Named after famed American author William Faulkner and the international writers' organization PEN, the PEN/Faulkner Award is one of the top literary awards in the United States. The PEN/Faulkner Award was founded in 1980 by Mary Le Settle, an author who won the National Book Award in 1978. The Pen/Faulkner organization prides itself on identifying and celebrating new and emerging authors.
The award is presented annually, with the directors of the Pen/Faulkner Foundation choosing three writers to serve as judges. The judges select five books as the nominees, and then they choose the winner. Over 350 books are submitted each year, the competition is fierce. The winning novel is considered to be "first among equals".
The finalists are invited to Washington, DC for the awards ceremony, and the judges present their citations on each work. The judges even read from their citations on stage during the award presentation. Whe not honoring the best fiction writers in the country, the PEN/Faulkner Foundation remains committed to raising literary awareness and events in the Washington area.
The first winner of the PEN/Faulkner Award for Fiction was Walter Abish for his work, How German Is It?. Other past winners include Richard Wiley for Soldiers in Hiding, Philip Roth for Operation Shylock, and Ann Patchett for Bel Canto.
Benjamin Alire Sáenz's stories reveal how all borders—real, imagined, sexual, human, the line between dark and light, addict and straight—entangle those who live on either side. Take, for instance, the Kentucky Club on Avenida Juárez two blocks... read more
Julie Otsuka was born and raised in California. She is the author of the novel, When the Emperor was Divine, and a recipient of the Asian American Literary Award, the American Library Association Alex Award, and a Guggenheim fellowship. She lives... read more
From the acclaimed author of The Epicure's Lament, a novel of literary rivalry in which two competing biographers collide in their quest for the truth about a great artist.Oscar Feldman, the "Great Man," was a New York city painter of the heroic gene... read more
In 1997 Philip Roth won the Pulitzer Prize for American Pastoral . In 1998 he received the National Medal of Arts at the White House and in 2002 the highest award of the American Academy of Arts and Letters, the Gold Medal in Fiction. He has twice ... read more
In 1864, after Union general William Tecumseh Sherman burned Atlanta, he marched his sixty thousand troops east through Georgia to the sea, and then up into the Carolinas. The army fought off Confederate forces and lived off the land, pillaging the S... read more
War Trash is a novel by the Chinese author Ha Jin, who has long lived in the United States and who writes in English. It takes the form of a memoir written by the fictional character Yu Yuan, a man who eventually becomes a soldier in the Chinese Peop... read more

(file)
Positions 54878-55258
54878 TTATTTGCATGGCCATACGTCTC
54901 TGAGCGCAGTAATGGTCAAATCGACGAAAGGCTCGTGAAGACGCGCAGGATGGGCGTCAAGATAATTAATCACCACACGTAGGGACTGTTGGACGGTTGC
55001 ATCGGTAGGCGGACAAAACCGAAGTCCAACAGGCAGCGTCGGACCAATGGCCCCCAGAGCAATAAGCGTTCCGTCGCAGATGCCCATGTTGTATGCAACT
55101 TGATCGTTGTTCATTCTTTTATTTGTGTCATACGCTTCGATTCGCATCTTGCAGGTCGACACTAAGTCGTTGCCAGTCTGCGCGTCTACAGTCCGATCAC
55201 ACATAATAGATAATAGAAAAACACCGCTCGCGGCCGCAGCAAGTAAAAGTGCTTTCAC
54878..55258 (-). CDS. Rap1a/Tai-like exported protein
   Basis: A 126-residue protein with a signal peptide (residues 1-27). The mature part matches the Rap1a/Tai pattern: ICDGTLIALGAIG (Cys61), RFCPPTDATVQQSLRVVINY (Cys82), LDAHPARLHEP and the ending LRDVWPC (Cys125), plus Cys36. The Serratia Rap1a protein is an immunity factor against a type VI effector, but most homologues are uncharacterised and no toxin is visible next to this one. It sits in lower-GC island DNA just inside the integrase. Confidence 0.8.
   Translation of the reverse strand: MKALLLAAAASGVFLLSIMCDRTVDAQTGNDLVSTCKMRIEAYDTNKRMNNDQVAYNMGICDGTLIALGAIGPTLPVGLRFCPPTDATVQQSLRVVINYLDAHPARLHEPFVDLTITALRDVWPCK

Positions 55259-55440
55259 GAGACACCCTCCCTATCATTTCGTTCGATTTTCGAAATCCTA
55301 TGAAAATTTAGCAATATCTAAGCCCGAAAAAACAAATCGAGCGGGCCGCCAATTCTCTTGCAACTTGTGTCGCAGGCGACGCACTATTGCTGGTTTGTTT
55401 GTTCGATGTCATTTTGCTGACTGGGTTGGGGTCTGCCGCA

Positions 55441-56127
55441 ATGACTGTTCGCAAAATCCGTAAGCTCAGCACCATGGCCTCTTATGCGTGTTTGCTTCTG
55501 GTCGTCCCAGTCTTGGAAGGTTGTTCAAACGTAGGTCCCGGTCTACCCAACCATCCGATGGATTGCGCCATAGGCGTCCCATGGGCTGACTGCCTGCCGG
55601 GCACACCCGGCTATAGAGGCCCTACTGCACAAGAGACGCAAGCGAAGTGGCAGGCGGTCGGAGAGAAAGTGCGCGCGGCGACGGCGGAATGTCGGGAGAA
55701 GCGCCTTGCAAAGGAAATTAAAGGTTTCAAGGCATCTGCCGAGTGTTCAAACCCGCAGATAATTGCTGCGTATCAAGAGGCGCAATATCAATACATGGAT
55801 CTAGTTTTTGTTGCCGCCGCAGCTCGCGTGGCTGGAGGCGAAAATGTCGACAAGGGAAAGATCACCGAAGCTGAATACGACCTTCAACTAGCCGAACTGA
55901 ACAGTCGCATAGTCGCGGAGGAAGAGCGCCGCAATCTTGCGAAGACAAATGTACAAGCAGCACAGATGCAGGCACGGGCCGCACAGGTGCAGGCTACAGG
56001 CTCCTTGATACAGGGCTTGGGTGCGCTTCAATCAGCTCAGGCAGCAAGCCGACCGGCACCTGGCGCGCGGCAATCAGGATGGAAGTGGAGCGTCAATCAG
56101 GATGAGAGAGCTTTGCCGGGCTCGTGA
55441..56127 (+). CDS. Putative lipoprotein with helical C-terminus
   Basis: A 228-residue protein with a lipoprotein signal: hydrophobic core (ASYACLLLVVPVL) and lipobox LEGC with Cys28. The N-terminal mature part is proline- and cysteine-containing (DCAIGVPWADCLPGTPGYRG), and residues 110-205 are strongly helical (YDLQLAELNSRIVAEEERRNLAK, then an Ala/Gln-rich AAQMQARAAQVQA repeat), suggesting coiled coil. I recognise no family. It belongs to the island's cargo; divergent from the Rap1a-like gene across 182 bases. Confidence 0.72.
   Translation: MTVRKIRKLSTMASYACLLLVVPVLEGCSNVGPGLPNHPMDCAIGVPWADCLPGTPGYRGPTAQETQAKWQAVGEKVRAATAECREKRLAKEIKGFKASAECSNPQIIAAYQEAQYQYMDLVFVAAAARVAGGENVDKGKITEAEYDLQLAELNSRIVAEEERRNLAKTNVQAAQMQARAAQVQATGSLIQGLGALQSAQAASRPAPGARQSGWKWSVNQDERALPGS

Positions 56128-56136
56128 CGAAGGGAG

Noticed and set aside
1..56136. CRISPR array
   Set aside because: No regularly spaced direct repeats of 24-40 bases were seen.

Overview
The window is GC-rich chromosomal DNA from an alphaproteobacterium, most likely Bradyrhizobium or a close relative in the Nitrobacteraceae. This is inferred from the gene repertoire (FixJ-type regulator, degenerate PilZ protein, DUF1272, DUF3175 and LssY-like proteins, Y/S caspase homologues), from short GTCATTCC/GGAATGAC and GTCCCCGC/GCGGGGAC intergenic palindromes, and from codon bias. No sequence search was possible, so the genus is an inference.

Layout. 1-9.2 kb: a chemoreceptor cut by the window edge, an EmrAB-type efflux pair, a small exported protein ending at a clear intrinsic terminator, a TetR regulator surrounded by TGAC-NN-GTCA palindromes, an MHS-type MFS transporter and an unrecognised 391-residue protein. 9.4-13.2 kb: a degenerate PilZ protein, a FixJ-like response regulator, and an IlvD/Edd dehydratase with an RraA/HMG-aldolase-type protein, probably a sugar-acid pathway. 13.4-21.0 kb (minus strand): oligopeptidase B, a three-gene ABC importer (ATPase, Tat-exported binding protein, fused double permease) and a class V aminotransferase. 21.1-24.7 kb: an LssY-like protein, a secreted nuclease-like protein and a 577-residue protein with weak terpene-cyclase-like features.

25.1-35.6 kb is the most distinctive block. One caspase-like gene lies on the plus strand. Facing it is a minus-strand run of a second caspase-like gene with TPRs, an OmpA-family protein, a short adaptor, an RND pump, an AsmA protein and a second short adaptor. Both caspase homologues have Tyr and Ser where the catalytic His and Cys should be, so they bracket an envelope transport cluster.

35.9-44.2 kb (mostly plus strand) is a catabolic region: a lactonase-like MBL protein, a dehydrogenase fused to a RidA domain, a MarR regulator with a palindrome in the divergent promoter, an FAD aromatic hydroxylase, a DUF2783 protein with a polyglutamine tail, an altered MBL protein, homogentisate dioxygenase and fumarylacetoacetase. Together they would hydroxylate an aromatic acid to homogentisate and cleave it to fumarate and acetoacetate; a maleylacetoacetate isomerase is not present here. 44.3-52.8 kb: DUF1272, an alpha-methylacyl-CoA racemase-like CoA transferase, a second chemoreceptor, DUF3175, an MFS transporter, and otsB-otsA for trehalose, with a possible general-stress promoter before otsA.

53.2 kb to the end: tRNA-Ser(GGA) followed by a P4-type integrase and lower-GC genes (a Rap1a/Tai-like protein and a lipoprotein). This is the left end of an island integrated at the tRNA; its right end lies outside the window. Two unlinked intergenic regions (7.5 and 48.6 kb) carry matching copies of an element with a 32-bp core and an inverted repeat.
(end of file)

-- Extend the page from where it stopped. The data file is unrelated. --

A grand collection of John Updike's inimitable early stories.Gathering together almost all the short fiction that John Updike published between 1953 and 1975, this collection opens with Updike's autobiographical stories about a young boy growing up d... read more
From an acclaimed young author of Filipino background comes this history told through individual lives. The Caprices revolves around the Pacific Campaign of World War II. In the wreckage of bombed cities and overcrowded prison camps, there were no w... read more
PerfectBound e-book exclusive: "Friendship and Love," an interview with Ann Patchett.A prolonged hostage crisis in the lavish home of a South American politician turns into something quite different as terrorists and hostages forge unexpected bonds a... read more
Jīn Xuěfēi is a contemporary Chinese-American writer using the pen name Ha Jin. He was born in Liaoning, China. The novel, Waiting , won the National Book Awards in 1999. This moving and deeply ironic novel centers on the lives of three people. ... read more
The Bear Comes Home is a novel written by Rafi Zabor. It won the 1998 PEN/Faulkner Award for fiction. It was selected as an alternate for the Hemingway Foundation/PEN Award. The novel tells the story of an alto saxophone-playing bear, his involvement... read more
Snow Falling on Cedars is a novel written by American writer David Guterson. Guterson, who at the time was a teacher, wrote the book in the early morning hours over a ten-year period. Because of the success of the novel, however, he quit his job and ... read more
Operation Shylock: A Confession is novelist Philip Roth's 19th book and was published in 1993. The novel follows narrator "Philip Roth" on a journey to Israel where he attends the trial of accused war criminal John Demjanjuk. At the sam... read more
Postcards may mean: The plural of postcard Postcards (TV series), an Australian magazine television series Postcards (novel), a novel by E. Annie Proulx "Postcards", a song by the Blizzards from their album Domino Effect "Postcards&quo... read more
Mao II, published in 1991, is Don DeLillo's tenth novel. It was the winner of the PEN/Faulkner Award in 1992. The title is derived from a series of Andy Warhol silkscreen prints depicting Mao Zedong. This book was dedicated to DeLillo's edito... read more
From one of America’s premier writers of fiction” (New York Times) comes this novel inspired by the 1985 police bombing of a West Philadelphia row house owned by the back-to-nature, Afrocentric cult known as Move. The bombing kille... read more
Billy Bathgate is a 1989 novel by author E. L. Doctorow that won the 1989 National Book Critics Circle award for fiction for 1990 and the PEN/Faulkner Award for Fiction, and was the runner up for the 1990 Pulitzer Prize . The story is told in the fir... read more